Here’s a typical example, from p. 36-7. On the left, a close-up of a circuit board. As always, Pawson is interested in its materials: ‘laminating copper onto a non-conductive substrate’. The material supplies the colour but it’s the pattern that interests the camera: ‘the regularity of the grid and the mechanical exactness of the repetition’, which, however, ‘do not prepare the eye for the asymmetry of the design’. On the left, another repeating pattern, this time from a terracotta floor, a grid of squares with circles set precisely bisecting the sides of each one.
But there’s more to this diptych than just the theme of repeating geometries. The circuit board is contemporary and secular; the tiles were laid in the twelfth century, on the floor of a Cistercian abbey in France: Pawson suggests a contrast between the ‘straight line of the temporal world and the arc of the divine’. The board is a cool grey colour, on a black background; the tiles are a warm terracotta red. And, as so often in these images, the simplicity of the basic image is complicated by a counterpoint, a conflicting element. Here, the dark background of the circuit board is interrupted by two parallel bars of artificial yellow light; the tiles also show two vertical strips, but this time unmechanical, and aslant like a cross: a thin path of rough-cut golden-coloured stone, and a broader, equally variegated strip of bright sunlight.
Take another pair, from p.258-9. On the left an image that, as Pawson says in his note, takes the seeing eye a few moments to interpret as the spreading roots of a tree in a low sun, whose light spreads an even umber colour across all surfaces. On the left, a very different subject, a picture taken from a plane, above cloud level, with a setting sun and a criss-crossing grid of vapour trails, their tails expanding and fraying in the foreground (‘the elevated vantage point, in combination with the contemplative nature of solitary travel, has an impact on the way you look at things, even when you’re back on the ground’). The tree roots, ‘like corded veins on the back of the hand’, radiate from the tree, but irregularly and mainly unseen; without the raking sunlight even less would be visible. In the skyscape everything is visible, including the dying sun, but the trails are just as rough and crooked – though they seem to be converging on (rather than radiating from) a common destination across the cloud horizon.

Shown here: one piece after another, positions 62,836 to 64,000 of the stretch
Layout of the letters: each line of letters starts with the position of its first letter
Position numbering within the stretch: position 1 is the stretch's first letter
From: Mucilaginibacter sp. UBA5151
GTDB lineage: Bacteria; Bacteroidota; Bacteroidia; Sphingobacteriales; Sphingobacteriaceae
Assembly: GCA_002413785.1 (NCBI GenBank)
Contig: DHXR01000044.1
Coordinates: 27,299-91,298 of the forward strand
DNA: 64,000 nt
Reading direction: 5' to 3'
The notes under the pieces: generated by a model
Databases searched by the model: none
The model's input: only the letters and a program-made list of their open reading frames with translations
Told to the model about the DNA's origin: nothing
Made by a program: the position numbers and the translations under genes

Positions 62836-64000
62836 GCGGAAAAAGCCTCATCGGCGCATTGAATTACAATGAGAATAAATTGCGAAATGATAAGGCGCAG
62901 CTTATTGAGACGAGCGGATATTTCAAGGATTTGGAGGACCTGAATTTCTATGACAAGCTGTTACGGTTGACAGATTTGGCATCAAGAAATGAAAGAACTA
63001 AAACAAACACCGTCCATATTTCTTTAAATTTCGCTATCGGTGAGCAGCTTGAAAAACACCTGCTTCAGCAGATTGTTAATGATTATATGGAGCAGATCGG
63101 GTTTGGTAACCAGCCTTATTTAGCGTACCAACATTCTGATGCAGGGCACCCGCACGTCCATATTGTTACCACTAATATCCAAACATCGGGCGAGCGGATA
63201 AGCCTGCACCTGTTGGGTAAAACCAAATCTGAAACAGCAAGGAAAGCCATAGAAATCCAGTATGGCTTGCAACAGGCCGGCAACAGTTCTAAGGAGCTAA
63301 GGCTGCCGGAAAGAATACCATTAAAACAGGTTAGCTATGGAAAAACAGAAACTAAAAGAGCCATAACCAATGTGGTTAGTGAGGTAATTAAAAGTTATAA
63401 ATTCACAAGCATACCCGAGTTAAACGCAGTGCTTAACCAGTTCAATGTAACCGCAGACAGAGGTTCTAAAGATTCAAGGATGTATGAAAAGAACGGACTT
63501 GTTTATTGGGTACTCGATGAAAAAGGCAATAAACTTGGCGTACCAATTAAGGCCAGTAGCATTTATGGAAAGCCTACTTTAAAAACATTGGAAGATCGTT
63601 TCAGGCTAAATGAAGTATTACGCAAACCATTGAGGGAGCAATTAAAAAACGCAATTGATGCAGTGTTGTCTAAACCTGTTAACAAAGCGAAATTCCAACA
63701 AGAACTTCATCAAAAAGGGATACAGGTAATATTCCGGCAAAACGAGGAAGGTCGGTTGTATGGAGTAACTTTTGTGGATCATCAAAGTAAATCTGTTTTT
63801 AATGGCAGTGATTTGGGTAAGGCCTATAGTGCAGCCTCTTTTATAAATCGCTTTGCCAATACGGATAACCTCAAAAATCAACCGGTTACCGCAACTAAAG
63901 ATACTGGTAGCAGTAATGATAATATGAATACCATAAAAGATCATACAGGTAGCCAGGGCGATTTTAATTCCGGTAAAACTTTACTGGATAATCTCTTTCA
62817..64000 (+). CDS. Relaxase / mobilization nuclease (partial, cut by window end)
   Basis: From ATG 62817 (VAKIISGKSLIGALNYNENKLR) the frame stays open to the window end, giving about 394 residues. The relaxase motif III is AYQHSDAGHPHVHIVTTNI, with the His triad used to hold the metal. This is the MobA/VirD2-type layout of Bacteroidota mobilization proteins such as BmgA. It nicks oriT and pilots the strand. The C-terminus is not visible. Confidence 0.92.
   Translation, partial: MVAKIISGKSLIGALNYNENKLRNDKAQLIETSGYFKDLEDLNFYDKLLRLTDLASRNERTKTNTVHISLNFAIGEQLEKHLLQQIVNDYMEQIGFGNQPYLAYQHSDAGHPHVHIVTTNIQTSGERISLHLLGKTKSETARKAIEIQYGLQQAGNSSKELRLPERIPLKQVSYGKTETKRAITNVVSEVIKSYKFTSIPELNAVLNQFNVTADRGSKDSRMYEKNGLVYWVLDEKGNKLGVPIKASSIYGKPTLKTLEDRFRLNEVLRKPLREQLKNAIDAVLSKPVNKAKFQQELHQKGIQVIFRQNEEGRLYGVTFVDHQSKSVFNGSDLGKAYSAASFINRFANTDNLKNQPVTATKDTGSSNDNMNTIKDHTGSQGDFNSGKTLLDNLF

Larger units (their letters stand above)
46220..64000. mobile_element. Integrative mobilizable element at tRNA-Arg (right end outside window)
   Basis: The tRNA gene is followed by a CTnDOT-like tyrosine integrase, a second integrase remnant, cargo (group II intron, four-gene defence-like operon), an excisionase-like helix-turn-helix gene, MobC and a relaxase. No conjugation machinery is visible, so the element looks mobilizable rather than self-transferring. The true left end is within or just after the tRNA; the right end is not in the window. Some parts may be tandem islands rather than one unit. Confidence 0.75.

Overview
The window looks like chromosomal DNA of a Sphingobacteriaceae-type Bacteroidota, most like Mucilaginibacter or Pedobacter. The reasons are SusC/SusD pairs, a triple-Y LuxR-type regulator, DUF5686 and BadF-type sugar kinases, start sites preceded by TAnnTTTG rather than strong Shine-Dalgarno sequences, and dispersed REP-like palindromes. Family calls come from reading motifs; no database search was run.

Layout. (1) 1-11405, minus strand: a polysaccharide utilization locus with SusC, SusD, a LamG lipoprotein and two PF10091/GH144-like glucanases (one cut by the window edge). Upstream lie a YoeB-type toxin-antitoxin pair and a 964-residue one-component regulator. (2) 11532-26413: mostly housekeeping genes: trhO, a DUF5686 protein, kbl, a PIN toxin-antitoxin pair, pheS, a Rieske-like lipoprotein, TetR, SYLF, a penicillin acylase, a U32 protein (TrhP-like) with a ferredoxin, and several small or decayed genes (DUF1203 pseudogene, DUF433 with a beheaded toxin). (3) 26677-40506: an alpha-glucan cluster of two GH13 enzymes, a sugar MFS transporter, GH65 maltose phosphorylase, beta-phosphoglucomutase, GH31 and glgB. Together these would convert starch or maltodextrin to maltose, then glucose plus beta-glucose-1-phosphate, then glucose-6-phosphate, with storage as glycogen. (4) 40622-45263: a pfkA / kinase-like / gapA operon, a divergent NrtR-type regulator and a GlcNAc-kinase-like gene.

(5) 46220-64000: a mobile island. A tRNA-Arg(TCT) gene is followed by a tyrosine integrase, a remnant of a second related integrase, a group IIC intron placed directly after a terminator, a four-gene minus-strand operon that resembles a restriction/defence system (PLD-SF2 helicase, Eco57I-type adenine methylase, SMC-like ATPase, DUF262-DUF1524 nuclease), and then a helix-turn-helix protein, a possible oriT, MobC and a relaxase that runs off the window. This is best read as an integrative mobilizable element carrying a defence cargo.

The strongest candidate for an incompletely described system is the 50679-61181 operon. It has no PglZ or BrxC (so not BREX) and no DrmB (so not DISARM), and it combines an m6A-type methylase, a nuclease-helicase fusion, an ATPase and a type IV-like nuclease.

From p.122-3, a pair of English buildings, a block of flats in West London and a mediaeval stone barn in rural Gloucestershire. Both are severely vertical, but what interests Pawson’s eye here is not so much the shape as the surface texture. The roof of the old barn has gathered a rich coating of moss, and under the tree the grey stone walls have also greened with lichen, so that the whole building seems to be losing its manufactured nature and reverting to native stone and tile. In the same way the flats, its lines and grids uniform and stark when first erected, have been modified and humanised by all kinds of accretion: aerials, satellite dishes (‘like moths’), nets, curtains and blinds. ‘… The windows with no visible curtains or blinds look oddly blank’. Nature, then, always finds ways of frustrating and subverting the pure and abstract intentions of architects, whose control over their creations are, at least in part, illusory.
Finally, on p. 238-9, the transforming power of shadow. A statue of the Greek sun god, Helios, in the Neues Museum, Berlin, is unseen, but a doubled shadow of it is cast on a wall. ‘From this perspective, the nobility and refinement of the Classical profile is lost. Instead the form appears hunched and slightly menacing.’ Opposite, a colonnade of the Palais Royale, Paris. The lucky camera catches images of hanging lamps on each of the columns, accentuating their receding rhythm – and the silhouette of a slightly sinister man in hat and coat emerging into the slanting light of the setting sun.
I think A visual inventory will stay on the table a while longer. Its images capture and detain you. But it’s a book that yields its meanings gradually. The pictures revolve in your memory. Together they form a rich thesaurus of visual ideas, not just for architects but for anyone interesting in delighting the eye.